I passed through tiny villages, where time had stood still for decades.
Where 'new residents' are a thing of the past.
Where the internet is still an incomprehensible future proposition.
Where old men sit in the shade on roadside benches, just observing the world. Sedentary flaneurs they are. Nowhere to be, nothing to do.
Just passing the time.
Where the local twenty-somethings rear their heads when they see an unknown goofy 6"3 guy saunter through their streets, anxious about any new threats to their local alpha male status.
'Hey man, I'm just trying to find the grocery store.'
Where rat tails still are a thing.
Where siestas turn villages into ghost towns during the heat of the afternoon sun.
Where the local butcher is genuinely friendly and helpful regardless of your botched attempts at Spanish, patiently co-engaging in a simultaneous monologue of different languages, until we've sort of gathered what I came in for.
Manchego cheese wasn't on the list, but I'm not complaining.
I drove through the heart of agricultural Spain.
I saw the land turn from green to grey, from grey to yellow to white to orange and back to green again, only to make way for hyena-like mountains, rocks, and pine.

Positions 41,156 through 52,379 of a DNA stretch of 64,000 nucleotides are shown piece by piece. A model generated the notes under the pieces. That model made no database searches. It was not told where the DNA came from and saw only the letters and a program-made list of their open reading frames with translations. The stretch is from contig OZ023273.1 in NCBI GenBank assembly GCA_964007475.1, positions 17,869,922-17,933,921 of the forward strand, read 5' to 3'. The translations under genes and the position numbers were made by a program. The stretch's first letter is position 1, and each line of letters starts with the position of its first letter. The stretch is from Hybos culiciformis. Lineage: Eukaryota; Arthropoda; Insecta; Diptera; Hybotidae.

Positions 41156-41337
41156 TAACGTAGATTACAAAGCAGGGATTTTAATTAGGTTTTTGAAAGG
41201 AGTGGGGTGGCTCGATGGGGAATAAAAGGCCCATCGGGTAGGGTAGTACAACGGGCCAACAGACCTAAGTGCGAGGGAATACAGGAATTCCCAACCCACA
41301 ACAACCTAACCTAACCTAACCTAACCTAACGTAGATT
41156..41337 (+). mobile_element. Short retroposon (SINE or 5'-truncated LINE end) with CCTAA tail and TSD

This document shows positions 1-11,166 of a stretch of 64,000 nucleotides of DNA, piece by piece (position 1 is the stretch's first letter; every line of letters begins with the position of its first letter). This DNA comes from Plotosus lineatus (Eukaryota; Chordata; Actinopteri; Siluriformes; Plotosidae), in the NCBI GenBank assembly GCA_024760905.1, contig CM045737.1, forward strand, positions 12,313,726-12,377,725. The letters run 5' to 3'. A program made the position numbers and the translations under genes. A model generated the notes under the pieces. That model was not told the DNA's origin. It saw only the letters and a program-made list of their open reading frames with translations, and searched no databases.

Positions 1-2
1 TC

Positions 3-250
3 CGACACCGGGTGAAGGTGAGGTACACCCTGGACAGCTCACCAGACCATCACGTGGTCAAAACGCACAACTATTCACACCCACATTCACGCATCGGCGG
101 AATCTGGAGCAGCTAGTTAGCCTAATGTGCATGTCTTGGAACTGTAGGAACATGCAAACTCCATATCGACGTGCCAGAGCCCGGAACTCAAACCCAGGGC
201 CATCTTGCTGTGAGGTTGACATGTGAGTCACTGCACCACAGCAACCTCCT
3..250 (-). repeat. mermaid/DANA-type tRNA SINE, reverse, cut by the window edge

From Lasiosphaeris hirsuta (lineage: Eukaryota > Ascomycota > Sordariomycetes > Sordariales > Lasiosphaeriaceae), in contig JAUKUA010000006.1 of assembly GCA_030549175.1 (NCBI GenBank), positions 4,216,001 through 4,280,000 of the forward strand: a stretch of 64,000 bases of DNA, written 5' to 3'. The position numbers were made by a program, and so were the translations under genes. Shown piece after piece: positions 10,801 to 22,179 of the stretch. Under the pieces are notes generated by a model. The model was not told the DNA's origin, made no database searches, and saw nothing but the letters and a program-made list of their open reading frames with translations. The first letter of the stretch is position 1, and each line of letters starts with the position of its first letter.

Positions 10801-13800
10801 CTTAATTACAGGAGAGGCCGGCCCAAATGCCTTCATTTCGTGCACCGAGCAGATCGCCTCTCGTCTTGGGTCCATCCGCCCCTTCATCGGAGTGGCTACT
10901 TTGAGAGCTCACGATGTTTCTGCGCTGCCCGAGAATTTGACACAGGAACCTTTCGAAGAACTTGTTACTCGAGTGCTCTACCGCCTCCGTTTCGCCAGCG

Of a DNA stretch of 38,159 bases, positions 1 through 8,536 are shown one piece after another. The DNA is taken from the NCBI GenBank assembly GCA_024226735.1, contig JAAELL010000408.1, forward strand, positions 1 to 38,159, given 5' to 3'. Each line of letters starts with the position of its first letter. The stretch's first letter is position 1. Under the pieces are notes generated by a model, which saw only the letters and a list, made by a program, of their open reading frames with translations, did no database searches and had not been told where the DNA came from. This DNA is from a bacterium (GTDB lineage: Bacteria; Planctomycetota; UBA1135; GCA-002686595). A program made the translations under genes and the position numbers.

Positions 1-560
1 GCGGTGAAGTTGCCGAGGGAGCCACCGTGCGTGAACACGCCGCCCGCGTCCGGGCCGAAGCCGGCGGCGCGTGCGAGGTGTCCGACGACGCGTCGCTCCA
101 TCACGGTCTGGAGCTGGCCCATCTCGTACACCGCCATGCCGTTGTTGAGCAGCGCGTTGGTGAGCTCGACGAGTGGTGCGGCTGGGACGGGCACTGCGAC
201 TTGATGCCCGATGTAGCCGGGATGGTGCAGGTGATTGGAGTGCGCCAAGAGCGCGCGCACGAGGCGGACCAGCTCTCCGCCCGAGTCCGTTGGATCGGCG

Fifty shades of organics.
I saw old factories in the middle of nowhere, some still operational, others having been left to decay decennia ago.
Where forlorn houses have been 'se vende' for decades, and the elements and father time have rendered the walls to ruins, but the for sale signs are still up nonetheless.
I chased the full moon in the dark, driving through a long valley of steep and winding roads.
I passed through mountain passes unfit for big vans, where corkscrew turns are so steep my inside rear wheel was lifted off the ground.
With hand-carved tunnels so narrow that any incoming traffic would be a problem.
And I saw bulls, real Spanish bulls, after having seen 200 road signs warning me for them.
In short, I saw the other side of Spain. The one rarely advertised, rarely talked about, but no less interesting.